People

23rd November 2007 at 00:00
Billy Childish, the maverick artist, poet and songwriter, has attacked the drudgery of modern schooling, claiming it is more damaging for pupils than corporal punishment.

The 47-year-old would like to see creative subjects, such as art and PE, made compulsory, while maths and literacy are relegated.

"I think we were better off in the 1970s, with corporal punishment, than children are now," he said. "Today, children face all these pressures to achieve. It's unkind and mean-spirited."

Mr Childish (above) will publish a novel on December 1 charting the adventures of a dyslexic schoolboy. The Idiocy of Idears has already attained cult status after copies were left in bookshops with a note encouraging customers to take them.

The plot is based on Mr Childish's experiences as a Kent schoolboy in the 1970s. At primary school, he was placed in remedial classes and he left secondary school with no qualifications, He was subsequently diagnosed with dyslexia.

Later, he trained at Medway College of Design, where he had an affair with fellow artist Tracey Emin.

"I knew I was dyslexic," he said. "because I was quite smart but teachers told me I was backwards."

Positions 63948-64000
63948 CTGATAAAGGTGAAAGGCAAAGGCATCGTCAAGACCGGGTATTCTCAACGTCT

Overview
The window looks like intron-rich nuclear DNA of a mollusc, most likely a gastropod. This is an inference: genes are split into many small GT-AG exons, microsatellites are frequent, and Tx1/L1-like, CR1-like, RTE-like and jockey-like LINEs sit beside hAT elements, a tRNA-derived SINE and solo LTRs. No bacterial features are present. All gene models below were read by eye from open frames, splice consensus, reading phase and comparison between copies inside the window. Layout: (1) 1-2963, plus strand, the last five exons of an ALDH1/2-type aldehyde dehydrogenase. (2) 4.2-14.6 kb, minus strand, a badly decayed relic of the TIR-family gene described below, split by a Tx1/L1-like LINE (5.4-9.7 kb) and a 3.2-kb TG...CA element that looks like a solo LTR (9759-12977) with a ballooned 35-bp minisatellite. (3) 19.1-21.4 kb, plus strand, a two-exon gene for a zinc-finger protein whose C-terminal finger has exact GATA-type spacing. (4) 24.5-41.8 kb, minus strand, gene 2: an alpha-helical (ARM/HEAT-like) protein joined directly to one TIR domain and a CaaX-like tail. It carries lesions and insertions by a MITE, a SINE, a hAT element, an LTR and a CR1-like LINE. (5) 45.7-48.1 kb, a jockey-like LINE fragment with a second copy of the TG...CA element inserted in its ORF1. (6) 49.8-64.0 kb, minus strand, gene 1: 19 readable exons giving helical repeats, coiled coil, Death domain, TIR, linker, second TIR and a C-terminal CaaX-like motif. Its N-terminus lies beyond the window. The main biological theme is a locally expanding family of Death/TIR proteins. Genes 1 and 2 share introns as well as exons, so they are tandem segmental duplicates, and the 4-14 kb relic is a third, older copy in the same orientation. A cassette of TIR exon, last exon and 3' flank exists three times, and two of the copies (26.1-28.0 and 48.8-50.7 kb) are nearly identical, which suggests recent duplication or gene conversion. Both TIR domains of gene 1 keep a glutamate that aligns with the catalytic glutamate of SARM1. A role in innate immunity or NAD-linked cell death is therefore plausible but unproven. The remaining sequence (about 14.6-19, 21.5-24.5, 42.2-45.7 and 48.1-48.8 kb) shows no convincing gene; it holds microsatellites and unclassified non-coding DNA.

Mr Childish believes that creativity, rather than literacy and numeracy, should be prioritised, and that pupils should have plenty of "fresh air and movement".

"It's a shame to make children's lives drudgery," he said "There will be plenty of time for that when they leave school."

Subscribe to get access to the content on this page.

If you are already a Tes/ Tes Scotland subscriber please log in with your username or email address to get full access to our back issues, CPD library and membership plus page.

Not a subscriber? Find out more about our subscription offers.
Subscribe now
Existing subscriber?
Enter subscription number

Comments

The guide by your side – ensuring you are always up to date with the latest in education.

Get Tes magazine online and delivered to your door. Stay up to date with the latest research, teacher innovation and insight, plus classroom tips and techniques with a Tes magazine subscription.
With a Tes magazine subscription you get exclusive access to our CPD library. Including our New Teachers’ special for NQTS, Ed Tech, How to Get a Job, Trip Planner, Ed Biz Special and all Tes back issues.

Subscribe now